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Over 8,000 candidates have registered for the inaugural Computer Based-West Africa Senior School Certificate Examination (WASSCE) in Nigeria.

Dr. Amos Dangut, the Head of National Office for the West African Examinations Council (WAEC), made this announcement during a press conference held in Lagos.

Scheduled to commence from January 31 to February 17, 2024, the Computer Based-WASSCE for private candidates represents a significant shift in examination methodology.

WAEC, in November 2023, had revealed its plans to conduct the WASSCE for private candidates using a computer-based model.

Dr. Dangut, while addressing the media, expressed WAEC’s commitment to implementing this innovative approach despite initial resistance.

He noted that the acceptance of the innovation, as evidenced by the substantial number of entries received, bolstered the council’s resolve to move forward with the computer-based examination.

Out of the 8,285 candidates registered, 47.66% are male, while 52.3% are female, indicating a relatively balanced representation across genders.

The examination will cover 19 subjects comprising 26 papers in a hybrid mode, blending objective and multiple-choice questions with essay and practical components.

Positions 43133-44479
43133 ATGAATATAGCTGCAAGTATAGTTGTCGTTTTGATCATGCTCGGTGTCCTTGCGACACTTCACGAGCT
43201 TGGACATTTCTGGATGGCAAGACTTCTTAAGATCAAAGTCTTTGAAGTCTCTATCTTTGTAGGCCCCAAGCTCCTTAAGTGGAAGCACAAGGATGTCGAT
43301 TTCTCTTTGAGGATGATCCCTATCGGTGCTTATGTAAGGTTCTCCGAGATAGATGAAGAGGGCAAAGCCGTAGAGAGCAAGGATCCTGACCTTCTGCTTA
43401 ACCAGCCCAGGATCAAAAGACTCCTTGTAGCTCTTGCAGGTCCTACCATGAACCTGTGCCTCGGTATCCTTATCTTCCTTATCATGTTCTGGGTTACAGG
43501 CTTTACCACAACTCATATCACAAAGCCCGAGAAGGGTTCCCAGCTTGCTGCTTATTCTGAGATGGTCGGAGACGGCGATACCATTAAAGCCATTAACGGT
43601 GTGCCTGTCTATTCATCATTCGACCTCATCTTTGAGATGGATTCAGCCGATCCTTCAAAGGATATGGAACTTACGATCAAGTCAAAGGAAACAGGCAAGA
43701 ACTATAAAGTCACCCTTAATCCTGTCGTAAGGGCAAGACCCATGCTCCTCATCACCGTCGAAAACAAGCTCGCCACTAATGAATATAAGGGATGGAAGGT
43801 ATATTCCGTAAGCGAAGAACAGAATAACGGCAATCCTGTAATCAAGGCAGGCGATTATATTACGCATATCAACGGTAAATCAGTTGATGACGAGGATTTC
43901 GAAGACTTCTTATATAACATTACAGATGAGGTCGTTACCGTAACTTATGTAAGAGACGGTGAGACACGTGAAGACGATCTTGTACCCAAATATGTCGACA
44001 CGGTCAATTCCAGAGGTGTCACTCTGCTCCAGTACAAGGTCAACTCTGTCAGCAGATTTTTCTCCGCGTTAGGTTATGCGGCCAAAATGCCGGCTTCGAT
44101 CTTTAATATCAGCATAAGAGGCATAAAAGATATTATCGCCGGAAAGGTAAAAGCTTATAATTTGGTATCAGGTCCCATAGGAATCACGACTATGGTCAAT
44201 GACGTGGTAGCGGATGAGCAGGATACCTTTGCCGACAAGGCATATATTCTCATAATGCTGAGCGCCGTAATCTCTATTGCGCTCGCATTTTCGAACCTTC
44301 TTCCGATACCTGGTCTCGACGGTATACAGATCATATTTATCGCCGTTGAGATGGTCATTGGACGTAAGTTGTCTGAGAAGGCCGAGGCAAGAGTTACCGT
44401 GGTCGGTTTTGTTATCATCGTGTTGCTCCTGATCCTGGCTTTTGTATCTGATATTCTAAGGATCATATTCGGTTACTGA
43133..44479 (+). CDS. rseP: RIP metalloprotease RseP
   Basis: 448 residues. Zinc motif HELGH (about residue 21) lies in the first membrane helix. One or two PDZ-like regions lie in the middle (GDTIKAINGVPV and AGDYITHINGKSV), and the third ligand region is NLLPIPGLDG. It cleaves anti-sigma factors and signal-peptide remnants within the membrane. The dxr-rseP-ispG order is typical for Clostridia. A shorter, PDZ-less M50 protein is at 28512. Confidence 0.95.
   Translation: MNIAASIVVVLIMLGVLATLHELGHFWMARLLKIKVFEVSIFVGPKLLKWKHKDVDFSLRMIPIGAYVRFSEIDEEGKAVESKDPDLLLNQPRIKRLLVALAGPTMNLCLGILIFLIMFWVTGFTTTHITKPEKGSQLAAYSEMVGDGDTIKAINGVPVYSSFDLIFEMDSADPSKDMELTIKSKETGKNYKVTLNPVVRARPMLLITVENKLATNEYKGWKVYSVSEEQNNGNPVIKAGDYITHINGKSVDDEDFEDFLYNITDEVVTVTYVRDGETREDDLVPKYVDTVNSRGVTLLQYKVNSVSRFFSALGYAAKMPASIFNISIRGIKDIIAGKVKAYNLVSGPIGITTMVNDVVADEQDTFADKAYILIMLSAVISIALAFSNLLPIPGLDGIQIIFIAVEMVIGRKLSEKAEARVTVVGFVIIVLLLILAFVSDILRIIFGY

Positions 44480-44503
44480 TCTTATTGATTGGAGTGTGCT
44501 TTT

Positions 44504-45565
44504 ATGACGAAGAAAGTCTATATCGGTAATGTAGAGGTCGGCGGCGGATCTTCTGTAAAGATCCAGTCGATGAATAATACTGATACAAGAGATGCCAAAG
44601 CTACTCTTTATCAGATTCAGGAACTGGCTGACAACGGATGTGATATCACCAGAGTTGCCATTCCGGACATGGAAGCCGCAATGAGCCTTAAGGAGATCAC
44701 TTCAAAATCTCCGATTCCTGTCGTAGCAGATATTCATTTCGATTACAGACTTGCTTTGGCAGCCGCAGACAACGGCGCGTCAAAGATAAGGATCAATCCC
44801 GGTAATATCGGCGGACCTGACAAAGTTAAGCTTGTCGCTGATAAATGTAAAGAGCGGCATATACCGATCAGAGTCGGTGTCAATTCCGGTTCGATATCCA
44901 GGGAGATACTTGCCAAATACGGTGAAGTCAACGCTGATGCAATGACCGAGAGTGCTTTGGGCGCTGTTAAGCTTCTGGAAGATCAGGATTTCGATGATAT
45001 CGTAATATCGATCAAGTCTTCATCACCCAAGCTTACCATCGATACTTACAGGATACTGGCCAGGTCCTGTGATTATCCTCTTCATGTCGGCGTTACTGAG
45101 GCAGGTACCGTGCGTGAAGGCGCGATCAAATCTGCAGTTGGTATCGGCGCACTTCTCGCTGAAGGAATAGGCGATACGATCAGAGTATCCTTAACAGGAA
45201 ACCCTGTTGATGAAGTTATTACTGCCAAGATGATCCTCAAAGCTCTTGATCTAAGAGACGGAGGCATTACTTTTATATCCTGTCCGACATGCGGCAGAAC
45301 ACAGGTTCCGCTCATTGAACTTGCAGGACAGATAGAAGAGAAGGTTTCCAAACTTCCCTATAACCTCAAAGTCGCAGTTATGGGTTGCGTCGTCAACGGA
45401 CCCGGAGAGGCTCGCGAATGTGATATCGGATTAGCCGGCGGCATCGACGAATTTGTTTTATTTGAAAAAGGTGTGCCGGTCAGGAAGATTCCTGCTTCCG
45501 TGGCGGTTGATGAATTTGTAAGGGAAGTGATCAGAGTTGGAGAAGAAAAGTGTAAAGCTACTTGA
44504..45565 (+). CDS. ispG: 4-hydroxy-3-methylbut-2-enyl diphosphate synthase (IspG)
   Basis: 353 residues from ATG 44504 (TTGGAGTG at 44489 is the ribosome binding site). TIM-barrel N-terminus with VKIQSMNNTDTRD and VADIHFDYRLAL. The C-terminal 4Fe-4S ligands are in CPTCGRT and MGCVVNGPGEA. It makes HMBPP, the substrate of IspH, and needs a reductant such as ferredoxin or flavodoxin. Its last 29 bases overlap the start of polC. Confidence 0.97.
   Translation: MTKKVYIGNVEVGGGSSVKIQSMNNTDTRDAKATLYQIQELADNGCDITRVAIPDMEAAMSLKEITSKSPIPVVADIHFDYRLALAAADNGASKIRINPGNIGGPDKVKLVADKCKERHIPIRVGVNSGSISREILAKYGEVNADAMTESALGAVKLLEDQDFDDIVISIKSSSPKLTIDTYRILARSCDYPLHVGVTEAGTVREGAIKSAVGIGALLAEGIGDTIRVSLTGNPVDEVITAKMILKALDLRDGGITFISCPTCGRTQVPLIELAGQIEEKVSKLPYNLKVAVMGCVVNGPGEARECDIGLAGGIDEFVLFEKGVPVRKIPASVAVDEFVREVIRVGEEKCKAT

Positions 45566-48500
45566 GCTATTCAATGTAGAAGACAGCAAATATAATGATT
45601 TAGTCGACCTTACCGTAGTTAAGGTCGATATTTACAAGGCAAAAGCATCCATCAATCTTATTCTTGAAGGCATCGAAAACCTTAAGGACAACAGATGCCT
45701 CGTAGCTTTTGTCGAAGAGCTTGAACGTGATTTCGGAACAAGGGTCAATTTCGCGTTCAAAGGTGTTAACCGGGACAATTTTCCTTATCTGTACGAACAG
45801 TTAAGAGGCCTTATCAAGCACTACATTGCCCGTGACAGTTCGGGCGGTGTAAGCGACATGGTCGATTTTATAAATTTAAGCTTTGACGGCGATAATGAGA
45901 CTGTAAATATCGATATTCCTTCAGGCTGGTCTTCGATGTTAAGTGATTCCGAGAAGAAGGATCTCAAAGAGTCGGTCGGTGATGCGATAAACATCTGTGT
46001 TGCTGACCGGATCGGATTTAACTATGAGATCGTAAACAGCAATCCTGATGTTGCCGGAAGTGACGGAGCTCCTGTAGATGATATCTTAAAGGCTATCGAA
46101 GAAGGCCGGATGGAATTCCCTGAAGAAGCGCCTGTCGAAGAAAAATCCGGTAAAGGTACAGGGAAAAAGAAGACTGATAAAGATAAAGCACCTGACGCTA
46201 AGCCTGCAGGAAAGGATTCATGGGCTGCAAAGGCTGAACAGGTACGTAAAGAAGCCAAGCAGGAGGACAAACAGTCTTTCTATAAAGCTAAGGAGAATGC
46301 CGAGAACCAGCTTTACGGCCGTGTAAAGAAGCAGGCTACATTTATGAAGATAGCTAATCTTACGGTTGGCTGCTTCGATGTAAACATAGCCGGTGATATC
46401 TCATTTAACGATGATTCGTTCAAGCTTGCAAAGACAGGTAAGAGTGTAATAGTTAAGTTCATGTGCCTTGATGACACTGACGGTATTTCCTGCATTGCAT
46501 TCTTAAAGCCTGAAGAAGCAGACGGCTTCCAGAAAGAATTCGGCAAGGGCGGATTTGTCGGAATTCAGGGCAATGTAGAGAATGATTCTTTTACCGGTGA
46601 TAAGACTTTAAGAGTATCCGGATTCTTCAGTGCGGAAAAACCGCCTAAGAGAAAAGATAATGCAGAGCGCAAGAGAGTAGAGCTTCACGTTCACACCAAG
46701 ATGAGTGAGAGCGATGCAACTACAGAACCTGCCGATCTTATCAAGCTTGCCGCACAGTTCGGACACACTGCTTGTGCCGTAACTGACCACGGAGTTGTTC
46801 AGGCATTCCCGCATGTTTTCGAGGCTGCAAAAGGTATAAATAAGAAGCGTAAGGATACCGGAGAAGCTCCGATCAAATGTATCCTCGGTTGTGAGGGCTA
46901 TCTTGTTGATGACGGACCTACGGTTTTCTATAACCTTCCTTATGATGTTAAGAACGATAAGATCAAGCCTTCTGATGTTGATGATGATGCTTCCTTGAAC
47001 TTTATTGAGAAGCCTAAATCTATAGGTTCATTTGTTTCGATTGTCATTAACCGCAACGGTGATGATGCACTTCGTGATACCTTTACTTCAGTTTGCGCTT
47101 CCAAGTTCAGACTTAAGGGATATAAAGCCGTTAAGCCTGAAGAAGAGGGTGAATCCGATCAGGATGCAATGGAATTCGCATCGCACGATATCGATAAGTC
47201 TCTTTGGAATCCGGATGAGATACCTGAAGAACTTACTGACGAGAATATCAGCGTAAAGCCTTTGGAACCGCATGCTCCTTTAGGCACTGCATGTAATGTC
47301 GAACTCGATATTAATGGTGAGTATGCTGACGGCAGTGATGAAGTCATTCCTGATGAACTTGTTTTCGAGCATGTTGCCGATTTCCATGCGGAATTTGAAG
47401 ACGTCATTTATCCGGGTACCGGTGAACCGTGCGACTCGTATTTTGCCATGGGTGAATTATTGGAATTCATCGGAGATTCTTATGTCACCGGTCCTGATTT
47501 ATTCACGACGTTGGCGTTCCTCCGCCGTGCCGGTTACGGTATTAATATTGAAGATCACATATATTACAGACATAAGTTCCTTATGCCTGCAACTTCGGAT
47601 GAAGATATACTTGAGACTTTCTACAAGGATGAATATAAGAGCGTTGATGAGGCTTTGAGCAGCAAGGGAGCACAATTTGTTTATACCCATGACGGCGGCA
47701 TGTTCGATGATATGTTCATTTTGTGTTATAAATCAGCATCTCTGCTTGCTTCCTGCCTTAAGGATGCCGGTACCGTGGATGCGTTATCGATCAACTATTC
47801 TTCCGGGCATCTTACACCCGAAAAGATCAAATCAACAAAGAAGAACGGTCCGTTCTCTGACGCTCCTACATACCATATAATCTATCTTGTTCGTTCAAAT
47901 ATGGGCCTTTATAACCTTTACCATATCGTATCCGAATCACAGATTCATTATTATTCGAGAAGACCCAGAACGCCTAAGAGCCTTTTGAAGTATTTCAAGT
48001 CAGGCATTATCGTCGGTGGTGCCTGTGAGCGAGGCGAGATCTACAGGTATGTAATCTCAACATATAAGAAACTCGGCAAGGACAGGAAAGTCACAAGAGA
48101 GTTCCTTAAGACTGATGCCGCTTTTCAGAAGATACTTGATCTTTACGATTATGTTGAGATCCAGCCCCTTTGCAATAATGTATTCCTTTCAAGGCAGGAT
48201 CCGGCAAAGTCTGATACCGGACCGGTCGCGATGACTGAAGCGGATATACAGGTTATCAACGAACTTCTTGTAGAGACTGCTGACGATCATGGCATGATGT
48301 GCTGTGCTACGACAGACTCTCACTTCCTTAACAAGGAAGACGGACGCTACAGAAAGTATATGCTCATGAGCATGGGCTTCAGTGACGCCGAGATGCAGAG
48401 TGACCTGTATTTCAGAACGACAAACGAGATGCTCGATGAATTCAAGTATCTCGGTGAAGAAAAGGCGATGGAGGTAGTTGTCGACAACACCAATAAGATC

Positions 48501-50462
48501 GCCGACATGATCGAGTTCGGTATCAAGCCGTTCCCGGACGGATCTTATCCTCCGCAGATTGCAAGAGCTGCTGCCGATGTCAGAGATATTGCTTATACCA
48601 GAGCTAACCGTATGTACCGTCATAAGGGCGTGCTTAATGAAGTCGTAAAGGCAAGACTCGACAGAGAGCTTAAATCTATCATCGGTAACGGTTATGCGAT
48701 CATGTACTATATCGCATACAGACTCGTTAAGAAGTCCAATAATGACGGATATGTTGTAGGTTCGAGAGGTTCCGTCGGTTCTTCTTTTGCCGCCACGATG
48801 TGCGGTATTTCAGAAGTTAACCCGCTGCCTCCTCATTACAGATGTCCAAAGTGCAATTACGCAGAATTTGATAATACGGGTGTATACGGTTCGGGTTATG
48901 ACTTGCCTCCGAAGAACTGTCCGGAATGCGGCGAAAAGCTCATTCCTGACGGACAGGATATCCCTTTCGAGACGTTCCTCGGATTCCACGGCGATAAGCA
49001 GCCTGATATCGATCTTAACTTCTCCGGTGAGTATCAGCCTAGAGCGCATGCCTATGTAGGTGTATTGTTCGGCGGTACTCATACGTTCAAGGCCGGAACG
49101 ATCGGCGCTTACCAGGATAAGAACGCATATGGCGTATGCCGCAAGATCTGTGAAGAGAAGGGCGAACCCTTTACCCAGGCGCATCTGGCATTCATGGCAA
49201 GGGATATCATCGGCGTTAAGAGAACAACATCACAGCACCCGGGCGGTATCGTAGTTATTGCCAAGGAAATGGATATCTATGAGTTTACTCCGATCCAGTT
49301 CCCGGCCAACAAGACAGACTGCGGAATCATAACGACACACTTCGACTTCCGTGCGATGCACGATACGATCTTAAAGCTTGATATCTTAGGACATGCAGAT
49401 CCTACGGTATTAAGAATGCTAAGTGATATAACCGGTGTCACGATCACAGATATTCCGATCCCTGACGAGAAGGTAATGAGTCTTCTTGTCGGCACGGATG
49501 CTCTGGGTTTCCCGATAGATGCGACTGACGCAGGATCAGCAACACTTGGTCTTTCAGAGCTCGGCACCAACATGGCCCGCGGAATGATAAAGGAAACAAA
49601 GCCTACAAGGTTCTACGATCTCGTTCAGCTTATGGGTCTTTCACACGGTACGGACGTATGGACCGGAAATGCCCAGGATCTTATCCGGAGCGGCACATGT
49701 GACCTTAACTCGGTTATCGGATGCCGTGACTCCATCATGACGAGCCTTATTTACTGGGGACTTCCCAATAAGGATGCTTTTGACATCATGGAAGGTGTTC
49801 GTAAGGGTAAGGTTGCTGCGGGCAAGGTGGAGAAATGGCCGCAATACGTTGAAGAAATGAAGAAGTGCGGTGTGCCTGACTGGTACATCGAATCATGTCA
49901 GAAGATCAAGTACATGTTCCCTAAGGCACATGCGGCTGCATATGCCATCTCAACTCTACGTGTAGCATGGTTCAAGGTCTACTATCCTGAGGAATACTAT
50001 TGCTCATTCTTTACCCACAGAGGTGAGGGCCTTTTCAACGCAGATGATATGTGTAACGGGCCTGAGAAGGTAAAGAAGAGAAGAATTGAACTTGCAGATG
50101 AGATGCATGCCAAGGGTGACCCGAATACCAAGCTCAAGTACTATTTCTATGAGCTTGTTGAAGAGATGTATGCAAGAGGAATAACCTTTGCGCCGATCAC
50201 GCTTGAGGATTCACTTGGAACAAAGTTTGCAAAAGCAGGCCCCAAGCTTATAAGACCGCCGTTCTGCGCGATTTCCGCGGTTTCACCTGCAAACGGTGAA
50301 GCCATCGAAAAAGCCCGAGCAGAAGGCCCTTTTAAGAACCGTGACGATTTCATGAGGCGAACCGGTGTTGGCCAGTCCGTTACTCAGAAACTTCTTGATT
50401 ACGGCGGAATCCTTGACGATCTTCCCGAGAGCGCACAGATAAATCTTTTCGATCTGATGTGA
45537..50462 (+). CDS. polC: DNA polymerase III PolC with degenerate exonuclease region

Dr. Dangut urged candidates to familiarize themselves with the requirements for the CB-WASSCE by accessing WAEC’s e-learning portal.

He underscored WAEC’s collaboration with educational authorities, security agencies, and stakeholders to ensure the seamless conduct of the examination and maintain its credibility.

The advent of the Computer Based-WASSCE heralds a new era in standardized testing in Nigeria, marking a significant stride towards modernization and adaptability in the education sector.

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Canada Raises Cost-of-Living Requirement for Study Permit Applicants

IRCC Announces Adjustments to Financial Guidelines and Student Work Hours Effective January 1, 2024